People of different backgrounds can connect as well as learn from each other.
The migration of South Asians to the UK began with the arrival of East India Trading Company to the Indian Subcontinent. The influx of South Asians increased during the British Raj and the independence of India, Pakistan, Sri Lanka and Bangladesh from the British Rule.
Working and settling in and around the nation’s industrial towns and cities, they gradually created cultural hotspots and thriving communities for themselves. Businesses have shot up rapidly with their arrival. From everything to grocers, restaurants and takeaways to clothes and entertainment.
South Asians rose from an initial 70,000 people at the beginning of the twentieth century to a sizeable 2.5 million today. They now contribute to 6% of the nation’s GDP.
With the strong presence of South Asian communities and their noticeable contribution to local life, they have had plenty of coverage and attraction in the media, including documentaries in literature, art, music, academic writing. They have also been in the reports of local councils and other organisations, and in tourist brochures and festivals.
Birmingham is home to wide array of Asian communities, and it is growing at a rapid rate each year. Soho Road, home to any of the Indian Sikh community is a bustling attraction of clothing shops and restaurants. Ladypool Road, Stratford Road and Alum Rock Road are some of the cultural epicentres of the South Asian community.
Of course, Birmingham is also famous for its ‘Balti Triangle’ in Small Heath and Sparkhill. There are over 50 restaurants that house the best Indian foods and balti’s.
The balti came to Birmingham in the 1970’s due to the large migration of Pakistani and Kashmiri settlers. Ever since, the Triangle has attracted thousands of customers each year and has grown into a multi-million pound industry.
Leicester enjoys the highest ethnic minority population in the whole of the UK, at almost 30%. Pakistani’s and Indian sects form the biggest communities, including Gujrati’s, Kokni’s and African descended Asians.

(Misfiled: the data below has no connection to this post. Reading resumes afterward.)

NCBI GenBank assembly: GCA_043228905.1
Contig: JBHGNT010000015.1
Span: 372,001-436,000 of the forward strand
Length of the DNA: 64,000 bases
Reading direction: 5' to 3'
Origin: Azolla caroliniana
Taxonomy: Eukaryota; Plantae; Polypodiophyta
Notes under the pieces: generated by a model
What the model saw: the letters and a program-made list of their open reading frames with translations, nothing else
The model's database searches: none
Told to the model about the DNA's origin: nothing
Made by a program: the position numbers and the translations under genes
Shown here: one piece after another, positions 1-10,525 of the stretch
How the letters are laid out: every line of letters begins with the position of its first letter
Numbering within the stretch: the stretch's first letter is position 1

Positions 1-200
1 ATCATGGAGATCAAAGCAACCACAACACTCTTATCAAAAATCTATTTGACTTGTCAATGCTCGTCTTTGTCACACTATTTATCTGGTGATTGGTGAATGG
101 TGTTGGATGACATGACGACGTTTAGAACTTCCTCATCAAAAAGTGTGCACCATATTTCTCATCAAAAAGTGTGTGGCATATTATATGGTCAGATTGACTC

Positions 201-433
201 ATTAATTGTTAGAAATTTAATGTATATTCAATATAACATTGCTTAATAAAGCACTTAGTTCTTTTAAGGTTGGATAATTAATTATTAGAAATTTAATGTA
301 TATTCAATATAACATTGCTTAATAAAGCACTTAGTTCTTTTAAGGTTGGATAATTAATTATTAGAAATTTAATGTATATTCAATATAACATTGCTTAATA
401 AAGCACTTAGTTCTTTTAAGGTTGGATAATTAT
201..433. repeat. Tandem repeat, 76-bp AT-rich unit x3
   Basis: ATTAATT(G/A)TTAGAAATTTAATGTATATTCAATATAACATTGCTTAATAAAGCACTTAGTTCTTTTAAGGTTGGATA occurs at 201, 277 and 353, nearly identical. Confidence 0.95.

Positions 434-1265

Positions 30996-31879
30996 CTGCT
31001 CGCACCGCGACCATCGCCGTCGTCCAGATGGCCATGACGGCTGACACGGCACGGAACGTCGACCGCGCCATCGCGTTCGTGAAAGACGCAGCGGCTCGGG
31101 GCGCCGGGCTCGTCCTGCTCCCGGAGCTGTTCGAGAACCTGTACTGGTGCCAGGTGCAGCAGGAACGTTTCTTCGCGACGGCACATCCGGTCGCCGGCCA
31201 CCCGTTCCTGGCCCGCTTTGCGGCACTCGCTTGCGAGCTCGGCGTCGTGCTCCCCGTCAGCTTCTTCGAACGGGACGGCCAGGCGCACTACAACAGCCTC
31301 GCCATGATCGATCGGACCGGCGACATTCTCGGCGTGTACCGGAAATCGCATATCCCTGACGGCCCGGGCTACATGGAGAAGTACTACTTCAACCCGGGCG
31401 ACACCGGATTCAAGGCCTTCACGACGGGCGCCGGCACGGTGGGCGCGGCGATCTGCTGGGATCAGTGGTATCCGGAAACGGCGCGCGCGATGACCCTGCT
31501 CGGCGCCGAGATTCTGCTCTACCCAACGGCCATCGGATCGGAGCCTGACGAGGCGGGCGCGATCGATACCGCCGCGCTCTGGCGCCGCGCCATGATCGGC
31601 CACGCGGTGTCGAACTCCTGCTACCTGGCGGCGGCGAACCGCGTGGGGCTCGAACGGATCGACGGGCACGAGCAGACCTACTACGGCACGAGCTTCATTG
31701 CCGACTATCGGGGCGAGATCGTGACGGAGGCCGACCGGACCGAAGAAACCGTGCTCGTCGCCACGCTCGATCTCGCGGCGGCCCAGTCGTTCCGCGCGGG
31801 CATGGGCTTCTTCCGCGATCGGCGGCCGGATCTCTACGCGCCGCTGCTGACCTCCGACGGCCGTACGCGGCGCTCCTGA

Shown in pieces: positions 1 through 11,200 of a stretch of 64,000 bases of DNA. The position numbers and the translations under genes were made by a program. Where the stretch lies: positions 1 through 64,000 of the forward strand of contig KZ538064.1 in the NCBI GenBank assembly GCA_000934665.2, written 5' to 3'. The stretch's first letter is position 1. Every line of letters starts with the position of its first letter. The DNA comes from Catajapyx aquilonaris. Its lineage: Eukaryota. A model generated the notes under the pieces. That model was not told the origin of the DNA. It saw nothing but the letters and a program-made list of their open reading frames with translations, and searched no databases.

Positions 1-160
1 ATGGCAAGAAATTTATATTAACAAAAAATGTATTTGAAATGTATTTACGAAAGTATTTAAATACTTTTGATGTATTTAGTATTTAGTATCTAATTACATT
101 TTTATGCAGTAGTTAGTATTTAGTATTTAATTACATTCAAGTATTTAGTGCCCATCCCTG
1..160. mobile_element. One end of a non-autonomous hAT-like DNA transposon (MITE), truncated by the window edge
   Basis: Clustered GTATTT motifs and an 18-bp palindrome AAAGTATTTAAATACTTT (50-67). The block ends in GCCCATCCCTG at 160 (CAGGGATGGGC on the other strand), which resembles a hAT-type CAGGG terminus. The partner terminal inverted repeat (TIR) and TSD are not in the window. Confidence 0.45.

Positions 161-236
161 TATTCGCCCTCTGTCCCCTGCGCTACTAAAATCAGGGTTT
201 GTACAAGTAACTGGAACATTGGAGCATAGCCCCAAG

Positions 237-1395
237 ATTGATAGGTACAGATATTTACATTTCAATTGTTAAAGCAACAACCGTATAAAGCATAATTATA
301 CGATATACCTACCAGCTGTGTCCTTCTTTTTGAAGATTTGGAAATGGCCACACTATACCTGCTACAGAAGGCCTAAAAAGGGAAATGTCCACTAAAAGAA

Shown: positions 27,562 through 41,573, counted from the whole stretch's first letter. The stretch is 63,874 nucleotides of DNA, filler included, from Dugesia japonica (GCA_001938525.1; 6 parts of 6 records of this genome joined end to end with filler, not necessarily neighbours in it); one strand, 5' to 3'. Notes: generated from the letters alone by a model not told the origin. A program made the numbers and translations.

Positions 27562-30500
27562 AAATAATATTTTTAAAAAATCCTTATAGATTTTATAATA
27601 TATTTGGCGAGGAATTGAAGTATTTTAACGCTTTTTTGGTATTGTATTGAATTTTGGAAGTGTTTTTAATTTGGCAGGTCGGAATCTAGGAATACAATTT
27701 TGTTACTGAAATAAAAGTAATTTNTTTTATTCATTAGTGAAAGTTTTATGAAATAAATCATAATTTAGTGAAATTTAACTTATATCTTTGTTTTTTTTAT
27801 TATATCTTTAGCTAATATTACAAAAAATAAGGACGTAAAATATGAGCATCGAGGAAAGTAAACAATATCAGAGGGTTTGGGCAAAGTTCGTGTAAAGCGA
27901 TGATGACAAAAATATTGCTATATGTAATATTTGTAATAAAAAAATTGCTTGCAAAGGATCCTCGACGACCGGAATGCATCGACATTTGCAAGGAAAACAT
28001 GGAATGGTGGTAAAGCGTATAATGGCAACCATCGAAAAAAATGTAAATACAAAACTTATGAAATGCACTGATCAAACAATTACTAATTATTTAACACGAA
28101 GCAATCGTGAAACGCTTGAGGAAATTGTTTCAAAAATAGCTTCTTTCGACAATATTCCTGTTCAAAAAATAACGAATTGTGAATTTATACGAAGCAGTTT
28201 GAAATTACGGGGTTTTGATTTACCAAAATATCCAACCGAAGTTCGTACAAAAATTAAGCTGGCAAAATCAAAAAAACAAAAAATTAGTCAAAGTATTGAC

It’s famous Melton Road is also referred to as the ‘Golden Mile’ because of it’s never-ending jewellery counters and stores. Indian restaurants and takeaways and colourful shops are also in great abundance.
Interestingly, the city is also home to the highest number of young British Asians under the age of 21. As a result the city is constantly updating to suit the newer generations.
Bradford is an incredibly Asian-populated city, known as one of the British ‘Curry Capitals’. It is recognised globally for it’s rich culture.
Although most immigrants came originally to work in the mills, the failure of the textiles industry (which ironically was partly due to increased competition from India, South East Asia and the Far East), led to the people moving to other jobs and work. Bradford is also home to a number of Asian festivals and organisations.
One particular interest to the visitors of Bradford are the impressive mosques, and its famous curry houses and restaurants. There are also a wide range of Indian stores, boutiques and markets selling exquisite saris and materials. This includes the world-famous ‘Bombay Stores’, which is the UK’s largest Asian department store!
Mohammed Ajeeb has lived in Bradford for forty years. As Lord Mayor of Bradford in 1985-6, he was the first Asian Lord Mayor in Britain. He says: